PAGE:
This is the doe with the sore hocks. She has a very sweet temperament, and didn't give me any problems with putting salve on her sore feet. I sure wouldn't want to sit still for someone to mess with my feet if they looked like hers. (I don't want it to sound as though she was miss treated though. The people had obviously recognized the problem, because they had moved her to the ground. I just didn't feel a need to ask them about it, since I saw it and new what it was and that this is an issue with this breed.)

 This is actually my favorite color. Castor.

 Some babies.

 The other litter of babies in a aviary my mom never finished building. Bonus for the rabbits!

 Lets not get into the benefits of rabbit manure to the garden, but there will be a lot of that around here. My brother already has a request in for his garden.

 This is the gorgeous opal (Edit: I have since learned that he is a blue otter) buck I picked out. I will probably find a different buck later on, because this one is related, and I have noticed that the two adult does aren't as big as they should be. This could be due to being bred before they finished growing, at least that's what I'm hoping. So I think I will find a really big buck to breed up there size.


Tuesday, May 5, 2015


Hello all!
Recently I was asked to do a interview by Shining Stars Magazine. If you have never heard of Shining Stars it is a lovely Christian magazine aimed at unmarried young ladies, but is enjoyed by ladies of all ages.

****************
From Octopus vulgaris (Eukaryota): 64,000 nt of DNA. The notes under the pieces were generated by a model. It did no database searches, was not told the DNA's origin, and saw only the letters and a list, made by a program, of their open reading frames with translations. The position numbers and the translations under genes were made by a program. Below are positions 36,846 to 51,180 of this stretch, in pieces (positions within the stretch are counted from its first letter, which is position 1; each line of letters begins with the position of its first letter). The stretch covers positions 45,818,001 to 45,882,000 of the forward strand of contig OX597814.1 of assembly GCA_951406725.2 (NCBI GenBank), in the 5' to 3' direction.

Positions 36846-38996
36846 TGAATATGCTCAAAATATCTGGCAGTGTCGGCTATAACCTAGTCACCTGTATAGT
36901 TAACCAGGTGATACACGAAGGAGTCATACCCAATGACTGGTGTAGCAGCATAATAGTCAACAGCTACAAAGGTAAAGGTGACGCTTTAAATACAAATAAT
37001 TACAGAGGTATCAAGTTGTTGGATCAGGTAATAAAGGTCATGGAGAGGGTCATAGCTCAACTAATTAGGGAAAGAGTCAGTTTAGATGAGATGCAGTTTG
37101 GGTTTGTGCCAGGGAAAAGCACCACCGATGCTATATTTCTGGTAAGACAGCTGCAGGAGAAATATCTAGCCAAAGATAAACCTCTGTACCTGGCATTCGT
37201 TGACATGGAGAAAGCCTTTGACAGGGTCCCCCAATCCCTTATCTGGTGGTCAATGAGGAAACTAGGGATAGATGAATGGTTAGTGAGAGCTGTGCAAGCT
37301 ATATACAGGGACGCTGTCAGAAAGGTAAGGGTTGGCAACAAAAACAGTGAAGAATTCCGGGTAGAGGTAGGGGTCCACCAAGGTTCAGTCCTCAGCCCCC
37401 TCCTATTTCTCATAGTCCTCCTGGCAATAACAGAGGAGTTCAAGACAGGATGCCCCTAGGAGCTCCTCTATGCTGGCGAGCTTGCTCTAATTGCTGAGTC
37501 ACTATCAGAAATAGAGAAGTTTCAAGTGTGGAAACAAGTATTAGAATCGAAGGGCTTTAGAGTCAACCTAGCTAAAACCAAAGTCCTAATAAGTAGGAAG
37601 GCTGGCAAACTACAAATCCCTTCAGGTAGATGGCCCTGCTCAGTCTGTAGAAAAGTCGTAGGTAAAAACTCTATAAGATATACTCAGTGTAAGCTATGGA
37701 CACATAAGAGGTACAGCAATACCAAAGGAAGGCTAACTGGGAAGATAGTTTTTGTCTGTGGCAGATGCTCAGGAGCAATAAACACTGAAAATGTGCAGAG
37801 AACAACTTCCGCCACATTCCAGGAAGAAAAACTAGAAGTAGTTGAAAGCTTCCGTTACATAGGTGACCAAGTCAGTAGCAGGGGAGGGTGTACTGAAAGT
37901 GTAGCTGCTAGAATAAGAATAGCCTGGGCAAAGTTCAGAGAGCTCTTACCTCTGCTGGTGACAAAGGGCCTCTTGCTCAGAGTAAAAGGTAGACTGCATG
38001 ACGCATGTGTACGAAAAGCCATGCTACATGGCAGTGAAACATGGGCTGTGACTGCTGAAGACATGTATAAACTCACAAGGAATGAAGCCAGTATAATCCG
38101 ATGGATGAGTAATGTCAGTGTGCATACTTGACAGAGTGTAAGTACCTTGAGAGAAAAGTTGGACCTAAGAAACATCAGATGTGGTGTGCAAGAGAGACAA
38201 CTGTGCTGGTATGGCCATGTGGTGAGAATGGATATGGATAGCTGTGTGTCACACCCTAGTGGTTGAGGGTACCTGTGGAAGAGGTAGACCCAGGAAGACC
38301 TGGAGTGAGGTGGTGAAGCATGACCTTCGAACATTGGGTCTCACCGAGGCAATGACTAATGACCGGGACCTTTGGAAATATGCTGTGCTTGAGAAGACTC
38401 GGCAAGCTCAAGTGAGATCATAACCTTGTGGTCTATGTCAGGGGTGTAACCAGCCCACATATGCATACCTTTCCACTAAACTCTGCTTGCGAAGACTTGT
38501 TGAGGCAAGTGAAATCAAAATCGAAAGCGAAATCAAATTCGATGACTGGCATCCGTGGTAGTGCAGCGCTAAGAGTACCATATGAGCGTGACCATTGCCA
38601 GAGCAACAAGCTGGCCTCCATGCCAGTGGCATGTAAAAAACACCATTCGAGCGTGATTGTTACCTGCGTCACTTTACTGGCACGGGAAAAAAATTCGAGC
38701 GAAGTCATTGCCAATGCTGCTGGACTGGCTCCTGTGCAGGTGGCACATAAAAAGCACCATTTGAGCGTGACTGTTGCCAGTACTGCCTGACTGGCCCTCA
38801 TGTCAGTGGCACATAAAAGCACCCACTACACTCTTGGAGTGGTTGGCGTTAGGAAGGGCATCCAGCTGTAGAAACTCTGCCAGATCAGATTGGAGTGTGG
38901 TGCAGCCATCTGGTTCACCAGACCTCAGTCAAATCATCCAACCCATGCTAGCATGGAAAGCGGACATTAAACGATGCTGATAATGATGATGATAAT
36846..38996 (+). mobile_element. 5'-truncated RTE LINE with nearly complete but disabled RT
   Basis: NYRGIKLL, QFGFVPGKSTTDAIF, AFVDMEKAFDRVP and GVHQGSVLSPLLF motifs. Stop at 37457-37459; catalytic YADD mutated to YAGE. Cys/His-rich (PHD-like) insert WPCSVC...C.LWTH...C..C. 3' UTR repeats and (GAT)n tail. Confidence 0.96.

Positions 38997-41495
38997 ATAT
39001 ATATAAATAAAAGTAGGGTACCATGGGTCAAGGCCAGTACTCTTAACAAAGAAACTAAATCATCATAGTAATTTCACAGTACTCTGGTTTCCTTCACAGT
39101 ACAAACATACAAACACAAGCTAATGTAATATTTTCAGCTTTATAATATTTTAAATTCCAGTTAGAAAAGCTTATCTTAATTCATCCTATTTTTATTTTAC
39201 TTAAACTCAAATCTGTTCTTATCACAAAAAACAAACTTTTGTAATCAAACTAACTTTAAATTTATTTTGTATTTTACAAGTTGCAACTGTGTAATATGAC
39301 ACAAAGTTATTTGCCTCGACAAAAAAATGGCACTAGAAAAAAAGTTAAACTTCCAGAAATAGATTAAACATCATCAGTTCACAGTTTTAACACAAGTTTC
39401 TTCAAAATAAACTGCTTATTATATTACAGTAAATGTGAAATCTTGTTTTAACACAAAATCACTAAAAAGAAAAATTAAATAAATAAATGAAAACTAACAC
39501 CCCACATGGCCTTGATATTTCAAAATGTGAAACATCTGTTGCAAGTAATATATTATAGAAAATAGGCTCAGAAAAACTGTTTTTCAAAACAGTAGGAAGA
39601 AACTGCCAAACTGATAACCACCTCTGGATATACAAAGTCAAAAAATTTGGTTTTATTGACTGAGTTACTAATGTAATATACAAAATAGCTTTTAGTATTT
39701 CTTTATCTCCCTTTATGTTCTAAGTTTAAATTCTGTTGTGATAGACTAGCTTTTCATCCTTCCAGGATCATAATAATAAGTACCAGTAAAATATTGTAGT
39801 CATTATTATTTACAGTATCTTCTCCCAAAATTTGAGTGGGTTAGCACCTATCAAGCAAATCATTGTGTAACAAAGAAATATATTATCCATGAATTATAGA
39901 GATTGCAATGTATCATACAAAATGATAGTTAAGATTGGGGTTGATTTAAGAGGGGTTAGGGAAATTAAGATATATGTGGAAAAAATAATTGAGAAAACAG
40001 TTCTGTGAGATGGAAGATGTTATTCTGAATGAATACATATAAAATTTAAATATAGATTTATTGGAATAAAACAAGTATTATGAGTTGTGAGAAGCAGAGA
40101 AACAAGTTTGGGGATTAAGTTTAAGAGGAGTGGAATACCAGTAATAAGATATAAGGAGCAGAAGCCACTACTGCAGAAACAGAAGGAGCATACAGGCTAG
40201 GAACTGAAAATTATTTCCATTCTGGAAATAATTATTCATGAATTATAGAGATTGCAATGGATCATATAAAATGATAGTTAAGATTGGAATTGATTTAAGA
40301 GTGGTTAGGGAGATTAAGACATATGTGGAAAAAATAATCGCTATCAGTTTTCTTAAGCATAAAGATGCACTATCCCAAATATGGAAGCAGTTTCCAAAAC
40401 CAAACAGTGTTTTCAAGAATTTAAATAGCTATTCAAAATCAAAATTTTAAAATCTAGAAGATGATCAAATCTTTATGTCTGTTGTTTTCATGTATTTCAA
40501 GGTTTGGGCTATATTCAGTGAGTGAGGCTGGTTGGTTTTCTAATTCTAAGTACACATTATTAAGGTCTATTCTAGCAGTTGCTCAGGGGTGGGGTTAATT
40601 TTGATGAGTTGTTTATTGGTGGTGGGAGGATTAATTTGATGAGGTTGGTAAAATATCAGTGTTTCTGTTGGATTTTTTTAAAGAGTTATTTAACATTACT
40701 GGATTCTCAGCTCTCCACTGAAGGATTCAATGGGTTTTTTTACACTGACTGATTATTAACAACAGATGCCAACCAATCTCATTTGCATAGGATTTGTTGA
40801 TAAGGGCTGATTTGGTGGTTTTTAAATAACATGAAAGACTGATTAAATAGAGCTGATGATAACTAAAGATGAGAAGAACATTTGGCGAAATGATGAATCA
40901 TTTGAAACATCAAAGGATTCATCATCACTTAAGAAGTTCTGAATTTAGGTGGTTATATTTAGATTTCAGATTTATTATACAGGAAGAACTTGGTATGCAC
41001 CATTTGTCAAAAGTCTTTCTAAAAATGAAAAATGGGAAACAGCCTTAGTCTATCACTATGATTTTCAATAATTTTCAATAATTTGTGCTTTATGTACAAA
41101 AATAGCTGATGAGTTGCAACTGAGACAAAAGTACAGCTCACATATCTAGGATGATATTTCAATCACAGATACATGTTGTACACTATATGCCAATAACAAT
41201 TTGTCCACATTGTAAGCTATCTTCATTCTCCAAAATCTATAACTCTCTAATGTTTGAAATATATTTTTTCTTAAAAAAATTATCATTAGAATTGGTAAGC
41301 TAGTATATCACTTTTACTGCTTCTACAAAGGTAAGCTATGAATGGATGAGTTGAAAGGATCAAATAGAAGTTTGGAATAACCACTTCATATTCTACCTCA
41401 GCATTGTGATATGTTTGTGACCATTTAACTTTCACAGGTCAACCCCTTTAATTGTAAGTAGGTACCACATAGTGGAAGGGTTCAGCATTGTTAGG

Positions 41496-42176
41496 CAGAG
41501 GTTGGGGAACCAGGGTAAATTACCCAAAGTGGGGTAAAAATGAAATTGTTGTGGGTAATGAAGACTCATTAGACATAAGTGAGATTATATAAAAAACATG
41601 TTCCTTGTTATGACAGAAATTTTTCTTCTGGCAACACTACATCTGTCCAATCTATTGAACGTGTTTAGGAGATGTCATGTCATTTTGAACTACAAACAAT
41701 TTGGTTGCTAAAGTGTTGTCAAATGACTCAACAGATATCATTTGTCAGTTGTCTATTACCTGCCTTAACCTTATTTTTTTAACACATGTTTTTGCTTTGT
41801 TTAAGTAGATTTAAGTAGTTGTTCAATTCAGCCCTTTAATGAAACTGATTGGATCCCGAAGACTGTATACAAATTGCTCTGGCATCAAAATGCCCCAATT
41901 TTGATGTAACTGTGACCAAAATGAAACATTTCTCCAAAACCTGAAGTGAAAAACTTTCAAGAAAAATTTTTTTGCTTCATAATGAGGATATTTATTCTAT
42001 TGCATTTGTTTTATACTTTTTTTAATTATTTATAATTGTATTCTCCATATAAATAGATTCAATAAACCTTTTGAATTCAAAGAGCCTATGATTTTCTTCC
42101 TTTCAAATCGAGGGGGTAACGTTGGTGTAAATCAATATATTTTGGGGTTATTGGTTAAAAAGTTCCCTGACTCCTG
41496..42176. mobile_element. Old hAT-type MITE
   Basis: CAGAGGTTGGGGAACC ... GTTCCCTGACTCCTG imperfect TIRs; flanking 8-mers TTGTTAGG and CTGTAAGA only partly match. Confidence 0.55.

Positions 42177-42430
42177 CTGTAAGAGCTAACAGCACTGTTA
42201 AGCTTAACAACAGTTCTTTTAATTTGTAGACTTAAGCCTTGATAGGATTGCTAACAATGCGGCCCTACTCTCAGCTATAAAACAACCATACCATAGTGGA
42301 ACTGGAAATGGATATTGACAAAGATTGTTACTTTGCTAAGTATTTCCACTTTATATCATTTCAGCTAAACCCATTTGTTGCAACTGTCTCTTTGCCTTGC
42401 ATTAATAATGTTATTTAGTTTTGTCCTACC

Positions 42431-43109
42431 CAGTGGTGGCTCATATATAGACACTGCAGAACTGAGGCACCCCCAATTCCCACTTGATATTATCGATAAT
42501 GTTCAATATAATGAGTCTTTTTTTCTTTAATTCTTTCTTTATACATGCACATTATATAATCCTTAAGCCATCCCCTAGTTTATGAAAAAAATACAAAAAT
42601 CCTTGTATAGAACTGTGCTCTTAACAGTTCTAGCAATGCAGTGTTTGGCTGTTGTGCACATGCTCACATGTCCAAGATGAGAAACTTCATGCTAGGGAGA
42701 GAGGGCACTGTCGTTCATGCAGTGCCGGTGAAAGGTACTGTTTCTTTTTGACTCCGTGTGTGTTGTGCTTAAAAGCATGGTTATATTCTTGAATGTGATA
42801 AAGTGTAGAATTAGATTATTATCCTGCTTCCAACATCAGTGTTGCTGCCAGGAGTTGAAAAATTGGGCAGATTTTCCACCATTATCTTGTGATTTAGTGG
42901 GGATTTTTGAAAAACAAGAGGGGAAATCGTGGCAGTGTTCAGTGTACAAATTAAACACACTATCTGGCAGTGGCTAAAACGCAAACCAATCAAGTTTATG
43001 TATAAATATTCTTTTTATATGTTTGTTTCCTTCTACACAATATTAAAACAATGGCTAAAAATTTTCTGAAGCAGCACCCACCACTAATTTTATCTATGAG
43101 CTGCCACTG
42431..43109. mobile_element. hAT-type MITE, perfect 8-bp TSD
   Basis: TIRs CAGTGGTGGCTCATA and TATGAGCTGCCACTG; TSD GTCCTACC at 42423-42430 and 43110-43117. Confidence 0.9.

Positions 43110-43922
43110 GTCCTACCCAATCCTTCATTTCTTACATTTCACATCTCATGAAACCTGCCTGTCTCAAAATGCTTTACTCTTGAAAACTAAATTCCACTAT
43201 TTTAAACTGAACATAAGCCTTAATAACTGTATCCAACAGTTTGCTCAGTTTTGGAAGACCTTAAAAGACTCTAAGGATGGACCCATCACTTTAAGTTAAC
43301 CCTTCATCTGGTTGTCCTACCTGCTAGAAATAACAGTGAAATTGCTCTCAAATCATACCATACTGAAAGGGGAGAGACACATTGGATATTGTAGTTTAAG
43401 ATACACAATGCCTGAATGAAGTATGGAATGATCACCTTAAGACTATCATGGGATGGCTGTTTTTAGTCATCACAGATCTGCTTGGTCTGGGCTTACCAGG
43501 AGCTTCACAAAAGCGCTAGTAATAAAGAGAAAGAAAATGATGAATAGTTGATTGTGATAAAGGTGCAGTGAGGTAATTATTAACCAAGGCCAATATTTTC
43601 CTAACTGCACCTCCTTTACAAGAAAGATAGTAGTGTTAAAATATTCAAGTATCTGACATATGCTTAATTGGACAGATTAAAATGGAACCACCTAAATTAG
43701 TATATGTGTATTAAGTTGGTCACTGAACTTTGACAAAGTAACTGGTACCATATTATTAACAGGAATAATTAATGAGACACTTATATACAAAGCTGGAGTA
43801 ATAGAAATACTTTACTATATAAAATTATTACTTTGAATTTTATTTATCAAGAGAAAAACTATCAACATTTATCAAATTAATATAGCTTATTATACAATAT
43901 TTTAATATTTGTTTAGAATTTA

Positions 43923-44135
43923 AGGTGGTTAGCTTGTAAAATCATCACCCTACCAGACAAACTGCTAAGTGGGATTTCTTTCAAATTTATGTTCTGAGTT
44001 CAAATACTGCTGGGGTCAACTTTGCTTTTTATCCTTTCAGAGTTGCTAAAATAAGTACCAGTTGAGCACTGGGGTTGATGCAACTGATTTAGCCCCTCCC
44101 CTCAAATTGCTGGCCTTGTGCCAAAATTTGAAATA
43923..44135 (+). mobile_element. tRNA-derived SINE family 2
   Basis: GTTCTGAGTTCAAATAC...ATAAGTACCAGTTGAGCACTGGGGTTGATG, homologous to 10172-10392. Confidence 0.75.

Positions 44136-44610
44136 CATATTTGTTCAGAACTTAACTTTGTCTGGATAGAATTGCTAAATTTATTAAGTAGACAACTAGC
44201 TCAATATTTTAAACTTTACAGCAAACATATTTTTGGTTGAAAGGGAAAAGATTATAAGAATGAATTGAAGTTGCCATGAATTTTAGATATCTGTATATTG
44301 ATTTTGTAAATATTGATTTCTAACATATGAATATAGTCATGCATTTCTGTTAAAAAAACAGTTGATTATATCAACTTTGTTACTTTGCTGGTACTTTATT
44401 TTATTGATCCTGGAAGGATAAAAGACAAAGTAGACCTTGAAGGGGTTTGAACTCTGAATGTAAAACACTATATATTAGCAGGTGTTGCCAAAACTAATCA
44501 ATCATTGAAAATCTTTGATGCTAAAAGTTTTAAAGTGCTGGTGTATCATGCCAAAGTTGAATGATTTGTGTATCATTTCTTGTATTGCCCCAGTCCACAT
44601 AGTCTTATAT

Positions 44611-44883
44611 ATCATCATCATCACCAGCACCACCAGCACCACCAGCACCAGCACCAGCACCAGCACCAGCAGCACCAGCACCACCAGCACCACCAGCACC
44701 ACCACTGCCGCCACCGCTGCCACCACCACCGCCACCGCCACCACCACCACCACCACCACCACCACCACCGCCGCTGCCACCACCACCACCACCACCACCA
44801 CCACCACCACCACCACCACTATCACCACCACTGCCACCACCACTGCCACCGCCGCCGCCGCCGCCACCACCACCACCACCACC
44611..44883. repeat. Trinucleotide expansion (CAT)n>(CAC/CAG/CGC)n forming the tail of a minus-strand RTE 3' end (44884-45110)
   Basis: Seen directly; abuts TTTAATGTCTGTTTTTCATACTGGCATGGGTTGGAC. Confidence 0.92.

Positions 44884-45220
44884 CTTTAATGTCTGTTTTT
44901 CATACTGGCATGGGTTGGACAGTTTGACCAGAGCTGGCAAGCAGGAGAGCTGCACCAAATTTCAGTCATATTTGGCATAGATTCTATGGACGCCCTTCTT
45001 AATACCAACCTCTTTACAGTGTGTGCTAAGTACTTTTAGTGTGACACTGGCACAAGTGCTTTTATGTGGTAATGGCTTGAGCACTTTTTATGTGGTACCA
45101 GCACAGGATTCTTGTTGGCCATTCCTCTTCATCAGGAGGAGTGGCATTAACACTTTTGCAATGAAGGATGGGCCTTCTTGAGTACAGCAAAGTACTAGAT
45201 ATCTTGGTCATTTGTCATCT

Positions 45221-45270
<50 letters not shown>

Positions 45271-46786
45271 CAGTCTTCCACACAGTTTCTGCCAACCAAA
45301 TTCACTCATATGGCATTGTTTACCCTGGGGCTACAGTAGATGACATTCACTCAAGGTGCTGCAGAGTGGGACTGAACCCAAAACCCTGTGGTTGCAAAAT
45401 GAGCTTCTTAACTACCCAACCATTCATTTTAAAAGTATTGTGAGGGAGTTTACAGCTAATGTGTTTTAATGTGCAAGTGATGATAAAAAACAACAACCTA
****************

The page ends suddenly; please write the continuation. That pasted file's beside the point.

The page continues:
If interested in taking a peak over at the interview it is posted here

I hope you all have a wonderful day!

Saturday, April 25, 2015

Yummy Salad Dressing

If your a cilantro lover like me, you will love this dressing.

I have had a great love for creamy cilantro dressing, but it contains 2 things that I can't stomach anymore milk and cheese (well dairy of course). So I decided to do an internet search and find out what all it contains, and then make a tummy friendly version, that would hopefully taste good. I have to say that when I made this dressing I surprised myself.
Here is what I whipped up in our Nutri-Bullet.

Dairy-Free Creamy Cilantro Dressing
1 cup mayo
1 bunch rinsed, minced cilantro (you want it to be wet so it will add a little water)
juice from 1/2 lemon or 1 whole lime
1 teaspoon raw apple cider vinegar
1 teaspoon sugar
1 teaspoon dried granulated garlic
1/2 teaspoon salt
1/8 teaspoon each: cayenne, black pepper, and cumin
1/2 cup diced sweet onion
1/2 cup Daiya pepperjack shreds

Blend and enjoy! This will make enough to fill a 16 ounce jar.

*I am not a fan of artificial cheese, but it works well in this recipe. I am thinking that I am going to try making it with canned white beans in place of the cheese, because we really don't have any other reason to buy artificial cheese than to make this dressing. If you find a substitute that works well, please let me know.*


Sunday, April 19, 2015